The Hidden Ocean of Europa; October 1999; Scientific American Magazine; by Pappalardo, Head, Greeley; 10 Page(s)
Do living things flourish elsewhere within our solar system, or is Earth's environment uniquely nurturing? This question is central to planetary exploration today. Three decades into humankind's reconnaissance of the planets and their natural satellites, only a short list of possible abodes remains. Perhaps the most intriguing is Jupiter's ice-rich moon Europa.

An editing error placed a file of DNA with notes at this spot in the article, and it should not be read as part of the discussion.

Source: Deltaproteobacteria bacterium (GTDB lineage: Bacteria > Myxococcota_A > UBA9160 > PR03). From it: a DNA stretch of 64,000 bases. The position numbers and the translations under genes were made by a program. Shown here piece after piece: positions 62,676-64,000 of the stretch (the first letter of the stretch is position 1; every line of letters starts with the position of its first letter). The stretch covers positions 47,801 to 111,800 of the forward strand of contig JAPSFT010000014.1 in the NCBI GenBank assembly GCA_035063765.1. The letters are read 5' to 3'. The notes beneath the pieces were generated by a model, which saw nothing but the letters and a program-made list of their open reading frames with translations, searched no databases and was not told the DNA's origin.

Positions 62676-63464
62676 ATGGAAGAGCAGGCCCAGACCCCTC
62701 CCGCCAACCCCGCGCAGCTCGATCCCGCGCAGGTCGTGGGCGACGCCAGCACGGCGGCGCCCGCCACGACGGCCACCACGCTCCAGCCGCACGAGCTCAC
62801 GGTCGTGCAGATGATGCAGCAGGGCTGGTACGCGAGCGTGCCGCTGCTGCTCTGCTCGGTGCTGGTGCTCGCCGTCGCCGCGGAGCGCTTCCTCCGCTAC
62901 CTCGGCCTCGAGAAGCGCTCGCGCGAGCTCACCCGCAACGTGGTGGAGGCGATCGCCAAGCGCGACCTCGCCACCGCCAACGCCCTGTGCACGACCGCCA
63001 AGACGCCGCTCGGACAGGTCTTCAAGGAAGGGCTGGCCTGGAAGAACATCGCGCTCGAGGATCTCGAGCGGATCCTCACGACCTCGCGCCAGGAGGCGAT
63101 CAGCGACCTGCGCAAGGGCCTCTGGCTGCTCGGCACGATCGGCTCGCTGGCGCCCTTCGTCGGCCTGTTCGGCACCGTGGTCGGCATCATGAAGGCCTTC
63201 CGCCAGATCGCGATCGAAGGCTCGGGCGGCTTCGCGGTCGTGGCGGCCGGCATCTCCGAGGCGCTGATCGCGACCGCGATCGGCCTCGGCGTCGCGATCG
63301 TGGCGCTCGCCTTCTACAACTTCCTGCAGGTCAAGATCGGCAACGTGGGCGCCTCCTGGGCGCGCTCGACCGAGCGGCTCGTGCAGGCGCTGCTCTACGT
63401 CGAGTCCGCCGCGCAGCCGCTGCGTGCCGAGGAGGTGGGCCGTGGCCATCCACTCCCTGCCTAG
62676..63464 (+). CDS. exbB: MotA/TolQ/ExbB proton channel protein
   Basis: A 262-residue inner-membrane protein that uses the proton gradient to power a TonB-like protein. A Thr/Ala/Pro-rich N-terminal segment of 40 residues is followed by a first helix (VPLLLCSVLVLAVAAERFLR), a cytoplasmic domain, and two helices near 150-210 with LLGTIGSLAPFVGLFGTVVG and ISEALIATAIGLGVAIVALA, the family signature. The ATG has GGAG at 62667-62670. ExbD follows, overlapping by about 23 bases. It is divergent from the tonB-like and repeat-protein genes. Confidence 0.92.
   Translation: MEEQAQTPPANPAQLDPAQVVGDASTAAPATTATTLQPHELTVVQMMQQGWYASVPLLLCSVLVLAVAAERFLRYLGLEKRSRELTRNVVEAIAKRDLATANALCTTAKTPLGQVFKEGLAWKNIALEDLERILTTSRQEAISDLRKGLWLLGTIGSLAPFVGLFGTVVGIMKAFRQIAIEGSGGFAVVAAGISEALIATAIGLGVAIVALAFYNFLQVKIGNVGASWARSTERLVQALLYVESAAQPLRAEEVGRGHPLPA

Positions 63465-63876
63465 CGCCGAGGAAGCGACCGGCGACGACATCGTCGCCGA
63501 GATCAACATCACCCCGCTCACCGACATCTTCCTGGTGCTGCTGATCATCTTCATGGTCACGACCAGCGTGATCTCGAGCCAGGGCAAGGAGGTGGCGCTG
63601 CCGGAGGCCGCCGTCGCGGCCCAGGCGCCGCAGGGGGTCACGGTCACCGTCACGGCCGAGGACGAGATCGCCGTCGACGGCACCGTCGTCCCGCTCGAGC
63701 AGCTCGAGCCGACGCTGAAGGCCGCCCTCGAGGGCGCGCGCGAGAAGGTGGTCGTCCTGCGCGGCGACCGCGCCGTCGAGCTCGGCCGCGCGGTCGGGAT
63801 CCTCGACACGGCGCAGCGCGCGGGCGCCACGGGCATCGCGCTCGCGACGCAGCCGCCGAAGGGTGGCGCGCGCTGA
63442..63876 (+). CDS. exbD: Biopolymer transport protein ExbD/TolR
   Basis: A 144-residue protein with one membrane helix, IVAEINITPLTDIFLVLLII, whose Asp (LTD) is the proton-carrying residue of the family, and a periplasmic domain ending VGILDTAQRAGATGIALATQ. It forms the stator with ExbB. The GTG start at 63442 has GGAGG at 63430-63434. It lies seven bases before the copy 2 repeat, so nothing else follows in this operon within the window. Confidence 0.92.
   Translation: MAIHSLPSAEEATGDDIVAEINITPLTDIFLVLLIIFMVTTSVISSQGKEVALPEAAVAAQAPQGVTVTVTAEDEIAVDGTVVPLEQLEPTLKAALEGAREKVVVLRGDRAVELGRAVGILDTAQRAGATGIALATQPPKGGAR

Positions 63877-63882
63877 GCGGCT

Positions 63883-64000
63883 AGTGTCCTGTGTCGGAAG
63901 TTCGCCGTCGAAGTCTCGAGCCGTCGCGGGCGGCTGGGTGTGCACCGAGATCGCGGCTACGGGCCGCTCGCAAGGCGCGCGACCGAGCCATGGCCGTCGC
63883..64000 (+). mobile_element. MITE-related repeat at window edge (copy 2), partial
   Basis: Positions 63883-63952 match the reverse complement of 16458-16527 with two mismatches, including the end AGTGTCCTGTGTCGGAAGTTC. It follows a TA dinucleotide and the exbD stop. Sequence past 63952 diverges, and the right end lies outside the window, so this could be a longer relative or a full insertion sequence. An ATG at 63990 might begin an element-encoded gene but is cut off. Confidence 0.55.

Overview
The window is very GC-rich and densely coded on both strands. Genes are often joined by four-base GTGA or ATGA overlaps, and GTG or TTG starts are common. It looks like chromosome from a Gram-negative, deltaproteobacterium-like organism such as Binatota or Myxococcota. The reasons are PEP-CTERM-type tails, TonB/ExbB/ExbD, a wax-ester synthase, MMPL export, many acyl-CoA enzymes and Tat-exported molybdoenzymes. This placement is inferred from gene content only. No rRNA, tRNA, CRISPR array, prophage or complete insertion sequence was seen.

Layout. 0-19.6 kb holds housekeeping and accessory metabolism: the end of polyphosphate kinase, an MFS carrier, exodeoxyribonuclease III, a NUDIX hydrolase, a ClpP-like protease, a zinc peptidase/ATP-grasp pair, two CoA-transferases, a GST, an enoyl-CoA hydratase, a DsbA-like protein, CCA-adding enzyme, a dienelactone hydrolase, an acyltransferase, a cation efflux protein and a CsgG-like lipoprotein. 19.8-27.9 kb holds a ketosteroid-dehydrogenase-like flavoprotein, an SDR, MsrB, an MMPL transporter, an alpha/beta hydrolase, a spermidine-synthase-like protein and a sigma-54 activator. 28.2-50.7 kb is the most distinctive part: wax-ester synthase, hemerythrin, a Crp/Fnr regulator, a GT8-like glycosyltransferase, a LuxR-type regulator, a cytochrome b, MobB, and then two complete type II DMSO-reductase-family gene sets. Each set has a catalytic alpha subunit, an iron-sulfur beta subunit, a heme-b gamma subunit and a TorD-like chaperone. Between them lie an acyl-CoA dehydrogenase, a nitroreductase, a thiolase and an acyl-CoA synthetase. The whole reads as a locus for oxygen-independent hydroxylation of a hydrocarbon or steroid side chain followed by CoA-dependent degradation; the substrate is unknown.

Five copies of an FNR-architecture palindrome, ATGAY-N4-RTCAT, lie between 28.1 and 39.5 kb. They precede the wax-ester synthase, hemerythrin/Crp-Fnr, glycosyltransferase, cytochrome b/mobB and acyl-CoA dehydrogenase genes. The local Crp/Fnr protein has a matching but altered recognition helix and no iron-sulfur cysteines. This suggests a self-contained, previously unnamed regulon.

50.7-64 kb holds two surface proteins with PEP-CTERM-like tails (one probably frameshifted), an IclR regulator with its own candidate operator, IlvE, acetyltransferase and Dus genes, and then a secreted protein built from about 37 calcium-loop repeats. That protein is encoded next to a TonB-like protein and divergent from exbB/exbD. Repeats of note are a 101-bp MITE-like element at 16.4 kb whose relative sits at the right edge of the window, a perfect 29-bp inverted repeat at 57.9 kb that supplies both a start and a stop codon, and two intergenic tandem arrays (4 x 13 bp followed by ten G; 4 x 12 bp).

For centuries, astronomers knew Europa only as a pinprick of light in even the most powerful telescopes. In the 1960s spectroscopy showed that the satellite, like many others in the cold reaches of the outer solar system, is covered with ice. With surface temperatures of 110 kelvins (-260 degrees Fahrenheit) near the equator and 50 kelvins near the poles, that ice must form a rock-hard skin. Researchers had no way to probe deeper and little reason to expect anything special. But in the past two decades and especially in the past few years, spectacular images radioed from visiting spacecraft have revealed a young and tremendously deformed surface. Somewhere under the icy shell, it seems, must be a warm, mobile interior. Is it glacial ice? Or are Europa's innards warm enough to sustain an ocean of liquid water? If the latter, we can stretch our imaginations and ask whether life might have arisen within the lightless depths.